Red Sox Notebook

John Lackey passes another test in comeback

John Lackey
J. Meric / Getty Images
John Lackey, recovering from Tommy John surgery, went 5 1/3 innings Tuesday against Tampa Bay’s Triple A team.

FORT MYERS, Fla. – Red Sox righthander John Lackey doesn’t want to get too far ahead of himself, he said, “because I’ve got one more start to go. But it’s gone pretty good. Pretty happy about where my stuff is.”

Lackey, recovering from Tommy John surgery, went 5 innings Tuesday against Tampa Bay’s Triple A team. He allowed three runs on seven hits, with seven strikeouts and four walks. He threw 101 pitches, 54 strikes.

“I was throwing offspeed pitches for strikes, so I felt good about that,” Lackey said. “I tried to throw a lot of fastballs the last couple of innings and tried to stretch it out a little bit. It’s gone pretty well.”


Even though Lackey doesn’t want to jinx himself, he has watched video of Blue Jays hitters. That’s the team he is scheduled to face next weekend at Rogers Centre, in his first start in more than a year after the surgery.

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That will be a big moment for Lackey, who has gone through a grueling rehab and whose recovery has been seamless. He said he feels better than he has in years, and sees hope for a career that was very much in question after he signed a five-year, $82 million deal with the Red Sox Dec. 14, 2009.

“I felt good,” he said of Tuesday’s outing. “Got to the number of pitches I wanted to get up to. Got up six times. Got what I needed accomplished and keep moving forward. I was trying to get my work in, honestly. Being on the back field on an offday, you know, motivation was a little bit of an issue I guess.”

Lackey seems uneasy discussing his past elbow issues, and undoubtedly is hoping for the day when he doesn’t have to speak of them.

“It’s not a situation of thinking about the elbow,” he said. “Just trying to get my pitches in and improve on things I need to do to get ready for the season. Everybody who has surgery has doubt, for sure, when you first start throwing. Got a big zipper in my arm for a reason.”


But he said that fear about the elbow is long gone.

“At the end of last season when I came down here and threw two innings, I felt pretty good that things went well and I had a normal offseason and that was nice in terms of confidence coming into this season,” he said.

Pitching coach Juan Nieves said, “It’s been a smooth ride, even after the stress of throwing three innings, four innings, five innings twice. And where I’ve seen the best results is in the bullpens. That’s when you really see it, because every five days guys are going to be well-rested and recharged. But when you see guys throwing a very healthy bullpen, that’s wonderful. His bullpens have been full 44 and 45 pitches. So that shows me health.”

Nieves has had the pitchers focusing on their tempo. Lackey always has been a fast worker.

“I’ve noticed a difference, Juan brought that over,” said Lackey. “That was a point of emphasis, but it’s something I’ve tried to do throughout my career. It’s been a pretty easy transition for me. Buck [Clay Buchholz] has such good stuff, he just needs to keep the momentum going and attack guys.”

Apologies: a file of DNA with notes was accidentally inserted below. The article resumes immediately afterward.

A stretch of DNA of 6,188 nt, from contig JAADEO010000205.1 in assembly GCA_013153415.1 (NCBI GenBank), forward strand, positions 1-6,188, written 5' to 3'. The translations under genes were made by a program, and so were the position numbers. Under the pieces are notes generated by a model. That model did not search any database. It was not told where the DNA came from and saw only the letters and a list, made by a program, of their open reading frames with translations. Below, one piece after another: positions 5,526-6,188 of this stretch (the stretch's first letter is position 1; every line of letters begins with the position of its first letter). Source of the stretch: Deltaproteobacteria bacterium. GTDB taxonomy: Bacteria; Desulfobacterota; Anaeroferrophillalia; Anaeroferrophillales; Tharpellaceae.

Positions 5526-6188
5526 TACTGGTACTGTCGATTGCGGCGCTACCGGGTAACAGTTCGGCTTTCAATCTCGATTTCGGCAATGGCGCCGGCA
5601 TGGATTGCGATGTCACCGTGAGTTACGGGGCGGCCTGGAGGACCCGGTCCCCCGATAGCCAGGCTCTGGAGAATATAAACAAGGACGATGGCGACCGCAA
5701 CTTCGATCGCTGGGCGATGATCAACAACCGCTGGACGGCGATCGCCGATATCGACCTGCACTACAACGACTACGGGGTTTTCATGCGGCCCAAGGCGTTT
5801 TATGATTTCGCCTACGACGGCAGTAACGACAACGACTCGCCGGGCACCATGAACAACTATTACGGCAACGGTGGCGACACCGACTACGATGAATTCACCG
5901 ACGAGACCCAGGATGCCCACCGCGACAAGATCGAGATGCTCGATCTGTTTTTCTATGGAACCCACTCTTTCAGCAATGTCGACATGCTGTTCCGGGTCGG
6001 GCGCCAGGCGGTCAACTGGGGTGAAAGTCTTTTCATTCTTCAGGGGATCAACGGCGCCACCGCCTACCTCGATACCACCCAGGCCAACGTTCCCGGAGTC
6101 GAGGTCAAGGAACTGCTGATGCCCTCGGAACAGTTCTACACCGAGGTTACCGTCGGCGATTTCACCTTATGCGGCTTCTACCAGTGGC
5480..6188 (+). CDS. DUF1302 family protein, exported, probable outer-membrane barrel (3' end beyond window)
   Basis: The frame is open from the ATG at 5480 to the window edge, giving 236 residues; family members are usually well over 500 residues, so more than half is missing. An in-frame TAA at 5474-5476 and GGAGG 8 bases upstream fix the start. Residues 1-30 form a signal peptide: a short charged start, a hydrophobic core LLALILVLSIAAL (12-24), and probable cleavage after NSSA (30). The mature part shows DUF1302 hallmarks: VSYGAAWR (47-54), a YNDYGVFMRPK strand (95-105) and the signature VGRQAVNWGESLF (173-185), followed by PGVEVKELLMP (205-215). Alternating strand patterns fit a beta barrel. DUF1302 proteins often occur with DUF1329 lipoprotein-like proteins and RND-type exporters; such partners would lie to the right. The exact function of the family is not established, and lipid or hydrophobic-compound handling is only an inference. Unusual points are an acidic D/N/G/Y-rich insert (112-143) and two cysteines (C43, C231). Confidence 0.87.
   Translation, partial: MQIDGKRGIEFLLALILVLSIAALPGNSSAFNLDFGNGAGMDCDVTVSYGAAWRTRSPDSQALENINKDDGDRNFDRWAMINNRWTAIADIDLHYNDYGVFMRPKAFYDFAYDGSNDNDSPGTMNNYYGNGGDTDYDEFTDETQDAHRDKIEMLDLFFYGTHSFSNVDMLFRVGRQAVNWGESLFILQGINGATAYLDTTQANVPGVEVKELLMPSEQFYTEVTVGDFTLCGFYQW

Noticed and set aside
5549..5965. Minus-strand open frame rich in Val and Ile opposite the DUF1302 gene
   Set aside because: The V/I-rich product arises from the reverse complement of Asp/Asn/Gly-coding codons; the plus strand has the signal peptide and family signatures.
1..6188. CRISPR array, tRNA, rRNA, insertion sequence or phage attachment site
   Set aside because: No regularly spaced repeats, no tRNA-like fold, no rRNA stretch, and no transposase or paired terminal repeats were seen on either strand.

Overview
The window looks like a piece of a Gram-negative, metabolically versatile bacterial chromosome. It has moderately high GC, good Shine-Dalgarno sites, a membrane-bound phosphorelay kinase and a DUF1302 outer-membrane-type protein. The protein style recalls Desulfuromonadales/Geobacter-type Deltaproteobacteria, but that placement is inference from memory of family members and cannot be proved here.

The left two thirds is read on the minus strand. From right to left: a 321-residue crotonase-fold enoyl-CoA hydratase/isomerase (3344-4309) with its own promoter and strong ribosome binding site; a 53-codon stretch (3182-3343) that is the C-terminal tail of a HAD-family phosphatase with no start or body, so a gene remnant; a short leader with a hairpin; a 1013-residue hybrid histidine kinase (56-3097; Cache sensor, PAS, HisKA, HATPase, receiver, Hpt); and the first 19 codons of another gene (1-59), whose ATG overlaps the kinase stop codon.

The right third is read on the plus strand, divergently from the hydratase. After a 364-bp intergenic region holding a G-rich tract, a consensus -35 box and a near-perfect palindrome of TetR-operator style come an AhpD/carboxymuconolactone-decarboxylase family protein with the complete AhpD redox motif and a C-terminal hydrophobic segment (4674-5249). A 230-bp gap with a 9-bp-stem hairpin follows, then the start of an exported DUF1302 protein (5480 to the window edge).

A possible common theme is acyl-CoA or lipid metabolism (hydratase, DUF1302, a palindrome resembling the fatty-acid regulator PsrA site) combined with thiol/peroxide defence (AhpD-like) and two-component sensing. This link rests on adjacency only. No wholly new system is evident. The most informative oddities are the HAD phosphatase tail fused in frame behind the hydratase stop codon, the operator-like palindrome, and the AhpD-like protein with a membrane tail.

Nieves said, “I’m a firm believer that it increases the consistency. It gets you in the rhythm of pitching. It hurts our beer vendors, but it helps us.”

Looking back on the entire rehab process, Lackey said, “Being a little bit older made it a little bit harder. Be easier if I was 24 coming back, for sure. You just can’t push it. There’s just so much your elbow can take early on. You do a lot of shoulder exercises because you can only do a certain amount of things for the elbow in one day. It kind of helps the whole arm. You get a little rest and you wind up coming back a little stronger.”

He was throwing 93 miles per hour. When asked if he had more left in the tank, he said, “Hope so. Back field on an offday . . . there might be a little something more when the stadium gets a little bigger.”

And it will at Rogers Centre, against the team many believe might be the best in baseball.

Overbay released

The Sox released first baseman Lyle Overbay out of his minor league contract and he immediately signed with the Yankees. Overbay was in a battle with Mike Carp, Daniel Nava, and Ryan Sweeney for the 24th and 25th spots on the roster. It appears the Sox feel comfortable enough with Carp and Nava at first base to back up Mike Napoli . . . The Sox will re-examine center fielder Jacoby Ellsbury today. He has a sore right ankle after rolling it trying to get back to first base on a pickoff attempt Sunday vs. the Phillies. Ellsbury could be cleared to play, as the injury was thought to be minor . . . Shortstop Stephen Drew is taking grounders, and the Sox soon should know when Drew can appear in a game . . . The Sox play the Marlins Wednesday at 1:35 at JetBlue Park, with Jon Lester making his final start before Opening Day.

Nick Cafardo can be reached at Follow him on Twitter @nickcafardo.